CHARLES I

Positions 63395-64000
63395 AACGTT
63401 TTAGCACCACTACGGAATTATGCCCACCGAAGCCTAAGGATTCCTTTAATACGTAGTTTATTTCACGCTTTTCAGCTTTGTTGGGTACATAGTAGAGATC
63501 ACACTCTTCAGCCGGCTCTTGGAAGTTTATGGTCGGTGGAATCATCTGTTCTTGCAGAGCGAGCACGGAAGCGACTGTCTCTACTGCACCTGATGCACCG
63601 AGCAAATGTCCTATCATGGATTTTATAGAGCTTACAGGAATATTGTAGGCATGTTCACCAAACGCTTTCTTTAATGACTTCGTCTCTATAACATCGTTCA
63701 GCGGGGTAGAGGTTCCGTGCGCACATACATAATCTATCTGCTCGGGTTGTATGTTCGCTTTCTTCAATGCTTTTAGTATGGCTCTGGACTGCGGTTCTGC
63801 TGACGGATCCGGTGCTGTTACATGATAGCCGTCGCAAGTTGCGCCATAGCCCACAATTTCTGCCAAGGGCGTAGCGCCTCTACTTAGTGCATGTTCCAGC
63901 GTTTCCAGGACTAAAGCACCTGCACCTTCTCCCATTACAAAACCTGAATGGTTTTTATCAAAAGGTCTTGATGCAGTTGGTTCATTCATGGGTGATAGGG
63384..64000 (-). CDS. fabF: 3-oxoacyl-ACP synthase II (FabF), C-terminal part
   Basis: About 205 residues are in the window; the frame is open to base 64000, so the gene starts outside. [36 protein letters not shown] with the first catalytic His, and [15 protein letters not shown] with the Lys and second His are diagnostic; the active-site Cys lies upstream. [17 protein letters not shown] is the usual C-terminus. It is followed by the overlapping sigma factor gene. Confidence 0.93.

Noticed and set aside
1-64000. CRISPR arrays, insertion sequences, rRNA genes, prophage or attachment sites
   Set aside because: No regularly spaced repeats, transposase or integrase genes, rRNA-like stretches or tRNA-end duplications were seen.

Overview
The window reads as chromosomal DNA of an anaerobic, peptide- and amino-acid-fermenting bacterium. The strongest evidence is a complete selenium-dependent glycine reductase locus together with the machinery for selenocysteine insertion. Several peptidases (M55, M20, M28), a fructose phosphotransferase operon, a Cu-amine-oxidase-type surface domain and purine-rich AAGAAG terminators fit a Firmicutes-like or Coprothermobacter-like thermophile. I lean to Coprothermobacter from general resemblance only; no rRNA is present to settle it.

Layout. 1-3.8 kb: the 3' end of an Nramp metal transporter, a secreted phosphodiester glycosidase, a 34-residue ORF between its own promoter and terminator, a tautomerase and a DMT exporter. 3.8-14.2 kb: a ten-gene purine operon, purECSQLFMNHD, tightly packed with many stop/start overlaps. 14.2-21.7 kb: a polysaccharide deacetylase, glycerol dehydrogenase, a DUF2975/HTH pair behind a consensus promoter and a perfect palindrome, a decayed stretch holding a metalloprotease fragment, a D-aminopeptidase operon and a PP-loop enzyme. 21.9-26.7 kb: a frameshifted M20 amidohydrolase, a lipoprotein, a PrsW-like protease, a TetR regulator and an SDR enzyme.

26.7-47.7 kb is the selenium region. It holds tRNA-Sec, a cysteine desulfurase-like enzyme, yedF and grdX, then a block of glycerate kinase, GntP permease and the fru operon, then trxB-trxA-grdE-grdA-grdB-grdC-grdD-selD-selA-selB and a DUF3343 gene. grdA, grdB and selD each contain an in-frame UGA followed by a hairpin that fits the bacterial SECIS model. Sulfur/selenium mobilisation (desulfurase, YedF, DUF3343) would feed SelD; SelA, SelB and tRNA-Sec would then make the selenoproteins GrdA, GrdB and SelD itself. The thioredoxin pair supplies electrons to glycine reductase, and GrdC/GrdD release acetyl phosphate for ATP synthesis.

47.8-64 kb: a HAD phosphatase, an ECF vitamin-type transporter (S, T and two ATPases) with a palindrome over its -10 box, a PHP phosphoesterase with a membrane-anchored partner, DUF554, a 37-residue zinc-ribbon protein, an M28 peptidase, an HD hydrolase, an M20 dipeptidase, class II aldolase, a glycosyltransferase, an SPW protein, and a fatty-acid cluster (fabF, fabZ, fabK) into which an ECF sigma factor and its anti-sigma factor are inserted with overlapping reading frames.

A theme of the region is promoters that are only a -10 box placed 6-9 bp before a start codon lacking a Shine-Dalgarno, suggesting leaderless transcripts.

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CHARLES I, king of England and Scotland, was born in Scotland, in the year 1600, and was the second son of James VI and anne of Denmark. Soon after the birth of his son, James succeeded to the crown of England, and, upon the death of prince Henry, in 1612, Charles was created prince of Wales. His youth appears to have passed respectably, little being recorded of him previously to his romantic journey into Spain in company with Buckingham, in order to pay his court in person to the Spanish infanta. Through the arrogance of Buckingham, this match was prevented, and the prince was soon after contracted to Henrietta Maria, daughter of Henry IV of France. In 1625, he succeeded to the throne, on the death of his father, and received the kingdom embroiled in a Spanish war, and full of suspicion and dislike to the minister Buckingham. The first parliament which he summoned, being much more disposed to state grievances than grant supplies, was dissolved; and, by loans and other expedients, an expedition was fitted out against Spain, which terminated in disgrace and disappointment. In the next year, a new parliament was summoned; and the disgust and jealousy, which prevailed between the king and this assembly, laid the foundation of the misfortunes of his reign. The house of commons impeached the minister, and the king supported him. They held fast the public purse, and he intimated a design of following new counsels, should they continue to resist his will, and suddenly and angrily dissolved them, after a short session, while they were preparing a remonstrance against the levying of tonnage and poundage without consent of parliament. Charles then began to employ his threatened mode of raising funds, by loans, benevolences, and similar unpopular proceedings; which, however partially sanctioned by precedent, were wholly opposed to the rising notions of civil liberty throughout the nation, and to the constitutional doctrine, which rendered the commons the guardian and dispenser of the public treasure. His difficulties were further increased by a preposterous war with France, intended to gratify the private enmity of Buckingham, who added to the odium against him by an illfated expedition in assistance of the Huguenots of Rochelle. In 1628, the king was obliged to call a new parliament, which showed itself as much opposed to arbitrary measures as its predecessor, and, after voting the supplies, prepared a bill, called " A petition of right, recognising all the legal privileges of the subject," which, notwithstanding the employment of all manner of arts and expedients to avoid it, Charles was constrained to pass into a law; and, had the concession been unequivocal and sincere, and the constitutional mode of government, which it implied, been really adopted by both sides, much that followed might have been prevented. Charles, however, by his open encouragement of the doctrines of such divines as Sibthorpe and Mainwaring, who publicly inculcated the doctrine of passive obedience, and represented all limitation of kingly power as seditious and impious, too clearly sanctioned the jealousy of the commons, who would not, in consequence, rest in confidence or slacken their attacks upon Buckingham, on which account they were suddenly prorogued. The assassination of the favorite soon after, by the enthusiast Felton, removed one source of discord, and Charles became more his own minister ; and some differences with his queen, which had been fomented by Buckingham, being made up, he ever after continued much under her influence. The parliament, which met in January, 1628, manifested so determined a spirit against the king's claim of levying tonnage and poundage by his own authority, that it was suddenly dissolved, and Charles was determined to try to reign without one. For this purpose, having judiciously terminated the pending wars between France and Spain, he raised sir Thomas Wentworth, afterwards so celebrated as lord Strafford, to the principal place in his councils. This able statesman had begun his political career in opposition to the court, but, having been gained over, was, by his austerity, talent and firmness, an exceedingly fit instrument to curb the spirit of resistance to prerogative, which had become so strong among the commons. In ecclesiastical affairs, Charles, unhappily for himself and the church, was guided by the counsels of Laud, then bishop of London, a prelate whose learning and piety were debased by superstition and a zeal as indiscreet as intolerant. Under these counsels, some years passed away in the execution of plans for raising money without the aid of parliament, with other dangerous expedients. The arbitrary courts of high commission and star chamber, in the hands of Laud, also exercised, in many instances, the most grievous oppression; of which the treatment of Williams, bishop of Lincoln, and others, affords memorable examples. In 1634, shipmoney began to be levied, which being strictly applied to naval purposes, the nation at large acquiesced in it with less than usual repugnance; and some writers, who courageously attacked the court against the principle, were treated with so much severity, that others were deterred from following their example. So desperate did the cause of liberty at this time appear, that great numbers of the Puritans emigrated to New England; and, by order of the court, a ship was prevented from sailing, in which were sir Arthur Hazelrig, John Hampden and Oliver Cromwell. It was in 1637, not long after this remarkable event, that Hampden commenced the career of resistance by refusing to pay shipmoney; the right to levy which, without authority of parliament, he was determined to bring before a court of law. His cause was argued for 12 days in the court of exchequer ; and, although he lost it by the decision of 8 of the judges out of 12, the discussion of the question was followed by the most important consequences in its operation upon public opinion. It was in Scotland, however, that formal warlike opposition was destined to commence. From the beginning of his reign, Charles had endeavored to introduce into that country a liturgy copied from the English an innovation which produced the most violent tumults, and ended in the formation of the famous Covenant, in 1638, by which all classes of people mutually engaged to stand by each other. The Covenanters levied an army, which the king opposed by an illdisciplined English force, so equivocally inclined, that, not able to trust to it, Charles agreed to a sort of pacification. The next year, he raised another army ; but, his finances being exhausted, after an intermission of 11 years, he again assembled a parliament, who, as usual, began to state grievances previously to granting supplies. Losing all patience, the king once more hastily dissolved it, and prosecuted several members who had distinguished themselves by their opposition. Raising money in the best manner he could devise, an English army was again made to proceed towards the north; but, being defeated by the Scots, it became obvious that affairs could no longer be managed without a parliament, and, in 1640, that dreaded assembly was again summoned, which proved to be the famous long parliament, whose career forms so memorable a portion of English histoiy. It is not within the limits of this work to give an account of the proceedings connected with the prosecution, condemnation and execution of Strafford and Laud, or the various measures of reaction in regard to shipmoney, tonnage and poundage, and the abolition of the iniquitous courts of high commission and star chamber: suffice it to say, that Charles soon found himself reduced to a comparatively passive spectator of the ascendency of the democratical portion of the constitution, and was obliged, both in Scotland and in England, to yield to the torrent which assailed him. In the mean time, a flame burst out in Ireland, which had no small effect in kindling the ensuing conftagra tion at home. The oppressed Catholic population of that country, during the confusion of the times, rose against the government for the purpose of regaining their rights. Veiy exaggerated accounts of the massacre of the Protestants are to be found in several of the historians. Later writers have established the fact, that the number who perished in this insurrection was very limited. The old Catholic settlers of the English pale joined the native Irish, and, to strengthen their cause, pretended to have a royal commission, and to act in defence of the king's prerogative against a puritanical and republican parliament. This pretended commission is now generally deemed a forgery; but such was the supposed partiality of Charles to popery, that this event added considerably to popular disaffection. The parliament being summoned, the king left the conduct of the war entirely to it; but it now became evident that the commons intended systematically to pursue their advantages, and to reduce the crown to a state of complete dependence. They framed a remonstrance, containing a recapitulation of all the errors of the reign ; renewed an attempt for excluding bishops from the house of lords; passed ordinances against superstitious practices; and so inflamed the popular odium against the Episcopal orders, as to intimidate its members from attending to their duty in parliament. At length, it being apparent that either the zealous adherents of prerogative, or those who were anxious to establish the government upon a more democratic basis, must give way, Charles, instigated, it is supposed, by the injudicious advice of his queen and lord Digby, caused his attorneygeneral to enter, in the house of peers, an accusation against five leading members of the commons, and sent a sergeantatarms to the house to demand them. Receiving an evasive ' aswer, he, the next day, proceeded himself to the house, with an armed retinue, to seize their persons. Aware of this intention, they had previously withdrawn ; but the king's appearance with a guard caused the house to break up in great disorder and indignation. The accused members retired into the city, where a committee of the house was appointed to sit, and the city militia was mustered under a commander appointed by parliament, which also demanded the control of the army. Here the king made his last stand, the matter having now arrived at a point which arms alone could decide. The queen fled to Holland to procure ammunition, and Charles, with the prince of Wales, proceeded northwards, and, for a time, fixed his residence at York. The king was received in his progress with great demonstrations of loyalty from the gentiy; and many eminent and virtuous characters, who had been the conscientious opposers of his arbitrary measures in the first instance, now joined his party. On the other hand, all the Puritans, the inhabitants of the great trading towns, and those who had adopted republican notions of government, sided with the parliament; and in no public contest was more private and public virtue ranged on both sides, however alloyed, as in all such cases, with ambition, bigotry and the baser passions. The first action of consequence was the battle of Edgehill, and, although indecisive, it enabled the king to approach London, and produce considerable alarm. He then retired to Oxford, and negotiations were entered into which proved unavailing. Nothing decisive, however, happened against the royal side, until the battle of Marstonmoor, in 1644, which was gained chiefly by the skill and valor of Cromwell. The succeeding year completed the ruin of the king's affairs, by the loss of the celebrated battle of Naseby. Thenceforward a series of disasters attended his armies throughout the kingdom, and he took the resolution of throwing himself into the hands of the Scottish army, then lying before Newark. He was received with respect, although placed under guard as a prisoner; and, a series of abortive negotiations ensuing, an agreement was made with the parliament to surrender him to their commissioners, on the payment of a large sum, claimed as arrears by the Scottish army. The king was accordingly surrendered to the commissioners appointed, and was carried, in the first place, to Holmbyhouse, in Northamptonshire ; subsequently, to the headquarters of the army at Reading, and, soon after, to Hamptoncourt, where he was treated with no small portion of the respect exacted by his station. In the mean time, however, the army and Independents becoming allpowerful, he was led into some fears for his personal safety, and, making his escape with a few attendants, proceeded to the southern coast. Not meeting a vessel, as he expected, he crossed over to the Isle of Wight, and put himself into the hands of Hammond, the governor, a creature of Cromwell's, by whom he was lodged in Carisbrook castle. While in this remote situation, the Scots, ashamed of the manner in which they had delivered himup, and indignant at the proceedings of the English, marched a considerable army to his relief, under the duke of Hamilton. This force, although strengthened by a large body of English royalists, was entirely routed and dispersed by Cromwell, as were the insurgents in Kent and Essex by Fairfax. During this employment of the army and its leaders, a new negotiation was opened with the king in the Isle of Wight, who agreed to nearly every thing demanded of him, except the abolition of Episcopacy; and so much had it now become the interest of the parliament itself to comply with him, that a vote was at length carried, that the king's concessions were a sufficient ground for a treaty. The triumphant army, however, on its return, cleared the house by force of all the members opposed to its views; and, thereby procuring a reversal of this vote, the king's person was again seized, and, being brought from the Isle of Wight to Hurst castle, preparations were made for trying him on the capital charge of high treason against the people. As the house of lords refused to concur in a vote for this purpose, the commons declared its concurrence unnecessary; and the king, being conducted to London, and stripped of all ensigns of royalty, was brought before the court of justice, specially erected for this unprecedented trial, on the 20th of Jan., 1649. The behavior of Charles had been calm and dignified throughout his adversity, and in no respect was it more so than on this occasion. Three times he objected to the authority of the court, when brought before it, and supported his refusal by clear and cogent arguments. At length, evidence being heard against hhn, on the proof that he had appeared in arms against the parliamentary forces, sentence of death was pronounced against him. He requested a conference with both houses, which was rejected, and only three days were allowed him to prepare for his fate. As he left the tribunal, he was insulted by a portion of the soldiery, and other base and unpardonable indignities were offered to him, which he bore with dignified equanimity. The interposition of foreign powers, the devotion of friends and ministers, who sought to save him by taking all the blame upon themselves, were vain. After passing three days, between his condemnation and execution, in religious exercises, and in tender interviews with his friends and family, he was led to the scaffold. His execution took place before the banquetinghouse, Whitehall, on the 30th of Jan., 1649, where, after addressing the people around him with great firmness and composure, the illfated king submitted to the fatai stroke. Thus died Charles I, in the 49th year of his age, than whom few kings have been more distinguished for the virtues which ornament and dignify private life. He was, in an eminent degree, temperate, chaste and religious, and, although somewhat cold and reserved in demeanor, was, in fact, highly kind and affectionate, and secured the warmest attachment of those who had access to him. His talents were also considerable; but lie shone more in suffering than in acting, and was deficient in the decision and selfreliance, which are necessary to superior executive ability. His mind was cultivated by letters, and a taste for the polite aits, particularly painting, the professors of which he munificently encouraged; and the collections of works of art, which he made in his prosperity, show great judgment in the selection. He had also a feeling for poetry, and wrote in a good style in prose, without reference to the famous Eikon Basilike, his claim to which is now generally disputed. To all these personal and private acquirements, he joined a graceful figure and pleasing countenance, and, under happier circumstances, would doubtless have been regarded as a very accomplished sovereign. With respect to his political character, as exhibited in the great struggle between himself and the parliament, it is impossible not to perceive that he strove to maintain a portion of prerogative that had become incompatible with any theory of civil and religious liberty; but it is equally certain that he only sought to retain what his predecessors had possessed, and what power never concedes willingly. There are periods, possibly, in the history of every people, in which old and new opinions conflict, and a concussion becomes unavoidable; and it was the misfortune of Charles to occupy the throne at a time when the developement of the representative system necessarily encountered the claims of prerogative. If the parliament had acquiesced in the kingly pretensions, as usually explained by Laud and the highchurchmen of the day, it would have dwindled into a mere registry of royal edicts, like those of France. On the other hand, Charles acted a part which every monarch, in his situation, may be expected to act; for a philosophical appreciation of the true nature of a political crisis is scarcely to be expected from one who sits upon a throne, The most forcible accusation against Charles is on the score of insincerity. It is asserted that he never intended to fulfil the conditions imposed upon him. This can scarcely be denied ; but it is equally certain that some of them might justly be deemed . questionable, if not demanded with a direct view to produce that conduct in the king which so naturally followed. On the whole, though many may demur to his title of martyr, few will hesitate to regard him as a victim to a crisis which the growing power of the commons, and the unsettled nature of the prerogative, rendered sooner or later inevitable. His fate, like that of the house of Stuart generally, exhibits the danger and absurdity of those high theoretical notions of kingly prerogative, which, while they add very little to the real power of those whom they are intended to favor, too frequently seduce them into encounters with currents of principle and action, a resistance to which is always futile, and generally destructive.